While I was still undergoing the conversion process I had a lot of questions about particular doctrines, which I wasn’t sure I agreed with because I wasn’t sure I understood. So I would make appointments with the local pastor to hash them out.
One day I made an appointment and said, “You know I’m pretty much convinced that the Church is the true one. The only thing still holding me back is the Marian doctrines. [I had a Protestant roommate at the time, who you might say was pulling me in another direction.] Now if you could just explain this and this to my satisfaction I might be ready to join …”
The pastor interrupted me and said basically, “You know, I could spend weeks trying to answer all your difficulties. But the decision to become a Catholic isn’t based on the Church’s having satisfactory answers to a thousand individual questions. The decision is based on a single, core belief: That the Catholic Church was founded by Christ to preach the Gospel and to administer the sacraments in his name. Once you believe that, you have satisfactory grounds for believing everything that it teaches: You believe based on its authority, which in turn is based on your faith in Christ.
“You are trying to find a way to believe in the Church’s doctrines before assenting to the authority of the Church that teaches them, as if belief in the Church’s teachings came before belief in its authority. This is backwards: We believe because we are taught by God (through the Church), who can neither deceive nor be deceived; we don’t believe the Church’s doctrines apart from faith in its authority to teach. If you were to enter the Church with that attitude, your beliefs would never be settled because they would be based not on faith but on your own reason.”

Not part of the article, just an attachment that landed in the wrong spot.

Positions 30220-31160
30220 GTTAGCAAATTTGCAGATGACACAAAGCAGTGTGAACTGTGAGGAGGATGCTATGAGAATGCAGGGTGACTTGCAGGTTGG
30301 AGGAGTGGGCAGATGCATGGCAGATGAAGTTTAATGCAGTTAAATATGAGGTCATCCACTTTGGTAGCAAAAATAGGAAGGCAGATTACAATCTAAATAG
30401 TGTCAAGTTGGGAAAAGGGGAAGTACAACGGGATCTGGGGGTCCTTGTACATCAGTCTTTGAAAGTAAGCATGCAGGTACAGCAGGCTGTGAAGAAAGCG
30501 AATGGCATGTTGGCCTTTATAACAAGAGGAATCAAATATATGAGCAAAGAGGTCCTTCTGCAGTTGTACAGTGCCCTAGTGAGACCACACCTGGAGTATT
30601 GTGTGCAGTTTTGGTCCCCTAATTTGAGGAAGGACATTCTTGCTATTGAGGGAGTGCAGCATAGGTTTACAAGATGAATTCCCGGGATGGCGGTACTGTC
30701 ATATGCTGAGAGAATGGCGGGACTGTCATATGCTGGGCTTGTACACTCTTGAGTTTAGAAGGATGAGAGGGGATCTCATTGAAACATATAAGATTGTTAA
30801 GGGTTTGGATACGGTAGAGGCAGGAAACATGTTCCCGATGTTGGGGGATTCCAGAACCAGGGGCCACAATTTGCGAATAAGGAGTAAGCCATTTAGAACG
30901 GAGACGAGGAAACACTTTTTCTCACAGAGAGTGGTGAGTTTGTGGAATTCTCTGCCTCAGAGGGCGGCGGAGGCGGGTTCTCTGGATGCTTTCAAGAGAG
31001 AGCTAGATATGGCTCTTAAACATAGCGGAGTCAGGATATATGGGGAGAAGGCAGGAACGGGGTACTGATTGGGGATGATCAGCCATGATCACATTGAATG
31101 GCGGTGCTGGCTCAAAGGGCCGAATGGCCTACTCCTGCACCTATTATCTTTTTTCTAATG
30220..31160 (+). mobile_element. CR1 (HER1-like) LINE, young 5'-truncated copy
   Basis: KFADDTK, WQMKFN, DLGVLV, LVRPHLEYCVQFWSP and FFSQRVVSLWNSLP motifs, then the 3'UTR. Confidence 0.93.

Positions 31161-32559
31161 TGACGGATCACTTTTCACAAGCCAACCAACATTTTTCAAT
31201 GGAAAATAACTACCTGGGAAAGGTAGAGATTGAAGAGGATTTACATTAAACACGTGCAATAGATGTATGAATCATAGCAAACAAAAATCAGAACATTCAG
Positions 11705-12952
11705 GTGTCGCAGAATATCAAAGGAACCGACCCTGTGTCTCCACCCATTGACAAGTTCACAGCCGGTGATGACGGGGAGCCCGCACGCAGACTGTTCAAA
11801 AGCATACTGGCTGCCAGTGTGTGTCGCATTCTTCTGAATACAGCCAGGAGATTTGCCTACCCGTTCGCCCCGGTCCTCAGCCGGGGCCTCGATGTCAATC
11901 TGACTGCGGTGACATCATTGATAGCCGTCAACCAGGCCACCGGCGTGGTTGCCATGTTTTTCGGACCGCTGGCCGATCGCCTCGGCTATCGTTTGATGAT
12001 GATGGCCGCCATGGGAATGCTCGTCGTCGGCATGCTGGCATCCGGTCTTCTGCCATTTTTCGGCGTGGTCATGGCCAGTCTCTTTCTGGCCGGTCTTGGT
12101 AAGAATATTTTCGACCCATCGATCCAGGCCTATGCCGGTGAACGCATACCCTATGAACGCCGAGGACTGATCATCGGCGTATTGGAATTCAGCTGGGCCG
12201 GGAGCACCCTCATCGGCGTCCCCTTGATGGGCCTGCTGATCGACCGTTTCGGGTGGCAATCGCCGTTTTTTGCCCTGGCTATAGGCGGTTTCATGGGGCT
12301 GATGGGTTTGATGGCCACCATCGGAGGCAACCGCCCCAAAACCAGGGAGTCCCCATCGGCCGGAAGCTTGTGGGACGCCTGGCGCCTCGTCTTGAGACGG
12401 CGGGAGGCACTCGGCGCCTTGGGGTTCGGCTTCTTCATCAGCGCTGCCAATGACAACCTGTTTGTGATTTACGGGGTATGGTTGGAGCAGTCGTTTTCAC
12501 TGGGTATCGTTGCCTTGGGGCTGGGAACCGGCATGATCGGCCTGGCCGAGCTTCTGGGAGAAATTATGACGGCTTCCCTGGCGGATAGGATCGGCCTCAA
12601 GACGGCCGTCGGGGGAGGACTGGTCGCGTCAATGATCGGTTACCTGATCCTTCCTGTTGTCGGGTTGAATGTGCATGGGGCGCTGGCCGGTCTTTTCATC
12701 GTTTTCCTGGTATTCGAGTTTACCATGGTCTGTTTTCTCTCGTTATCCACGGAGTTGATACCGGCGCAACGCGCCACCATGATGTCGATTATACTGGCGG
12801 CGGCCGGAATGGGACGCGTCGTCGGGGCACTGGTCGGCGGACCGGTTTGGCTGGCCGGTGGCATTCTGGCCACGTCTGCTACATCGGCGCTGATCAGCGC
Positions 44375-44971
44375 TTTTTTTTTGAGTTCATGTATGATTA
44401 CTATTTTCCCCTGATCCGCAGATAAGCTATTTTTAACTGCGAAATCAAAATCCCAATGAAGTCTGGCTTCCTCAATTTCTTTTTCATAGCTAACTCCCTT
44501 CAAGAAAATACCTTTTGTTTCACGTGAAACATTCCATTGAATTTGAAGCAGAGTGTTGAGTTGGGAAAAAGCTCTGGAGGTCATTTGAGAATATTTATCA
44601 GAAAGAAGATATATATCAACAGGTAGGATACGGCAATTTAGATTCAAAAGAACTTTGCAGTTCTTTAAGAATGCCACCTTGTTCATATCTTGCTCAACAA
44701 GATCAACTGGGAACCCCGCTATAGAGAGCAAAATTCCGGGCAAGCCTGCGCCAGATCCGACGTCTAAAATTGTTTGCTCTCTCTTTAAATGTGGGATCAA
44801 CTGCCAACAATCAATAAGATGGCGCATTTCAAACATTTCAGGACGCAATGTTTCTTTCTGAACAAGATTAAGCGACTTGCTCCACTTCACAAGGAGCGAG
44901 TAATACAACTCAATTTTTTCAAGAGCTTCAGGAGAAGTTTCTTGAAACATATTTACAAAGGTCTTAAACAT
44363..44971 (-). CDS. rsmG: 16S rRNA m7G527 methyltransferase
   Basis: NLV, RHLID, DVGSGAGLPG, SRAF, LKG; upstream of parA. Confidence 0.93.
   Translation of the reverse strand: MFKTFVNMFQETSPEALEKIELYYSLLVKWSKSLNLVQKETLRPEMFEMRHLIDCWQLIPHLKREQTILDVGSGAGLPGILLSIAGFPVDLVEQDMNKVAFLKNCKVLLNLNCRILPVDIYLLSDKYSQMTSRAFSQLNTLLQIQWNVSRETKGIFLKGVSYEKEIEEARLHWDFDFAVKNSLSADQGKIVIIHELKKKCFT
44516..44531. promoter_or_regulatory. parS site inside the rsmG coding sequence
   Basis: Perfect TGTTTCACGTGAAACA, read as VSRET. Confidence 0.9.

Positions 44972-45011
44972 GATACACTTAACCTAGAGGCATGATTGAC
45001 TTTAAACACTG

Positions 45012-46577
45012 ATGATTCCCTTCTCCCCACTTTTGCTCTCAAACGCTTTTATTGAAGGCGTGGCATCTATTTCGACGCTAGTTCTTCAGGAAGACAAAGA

Or as St. Augustine said, we don’t understand that we may believe, we believe that we may understand.
It was on this understanding that I made the decision to become Catholic. So yes, there have been teachings of the Church that didn’t make sense to me at one time. And even now, if left to my own devices, I might not draw the conclusion that birth control, for example, is immoral. But since I made the act of the will by which I placed my faith in the Church’s authority to teach in Christ’s name, I have not had any difficulty giving my full assent to the Church’s formal magisterial teachings.
Here is a passage of Cardinal Newman’s that I think is apropos:
[A] child’s mother might teach him to repeat a passage of Shakespeare, and when he asked the meaning of a particular line, such as ‘The quality of mercy is not strained,’ or ‘Virtue itself turns vice, being misapplied,’ she might answer him, that he was too young to understand it yet, but that it had a beautiful meaning, as he would one day know: and he, in faith on her word, might give his assent to such a proposition,-not, that is, to the line itself which he had got by heart, and which would be beyond him, but to its being true, beautiful, and good [based on his mother’s telling him so].
[U]nless he did assent without any reserve to the proposition [told him by his mother] that lucern was food for cattle, or to the accuracy of the botanical name and description of it, he would not be giving an unreserved assent to his mother’s word ….
It is indeed plain, that, though the child assents to his mother’s veracity, without perhaps being conscious of his own act, nevertheless that particular assent of his has a force and life in it which the other assents have not, insomuch as he apprehends the proposition, which is the subject of it, with greater keenness and energy than belongs to his apprehension of the others. Her veracity and authority is to him no abstract truth or item of general knowledge, but is bound up with that image and love of her person which is part of himself, and makes a direct claim on him for his summary assent to her general teachings.
So: Is the Church your mother, or not?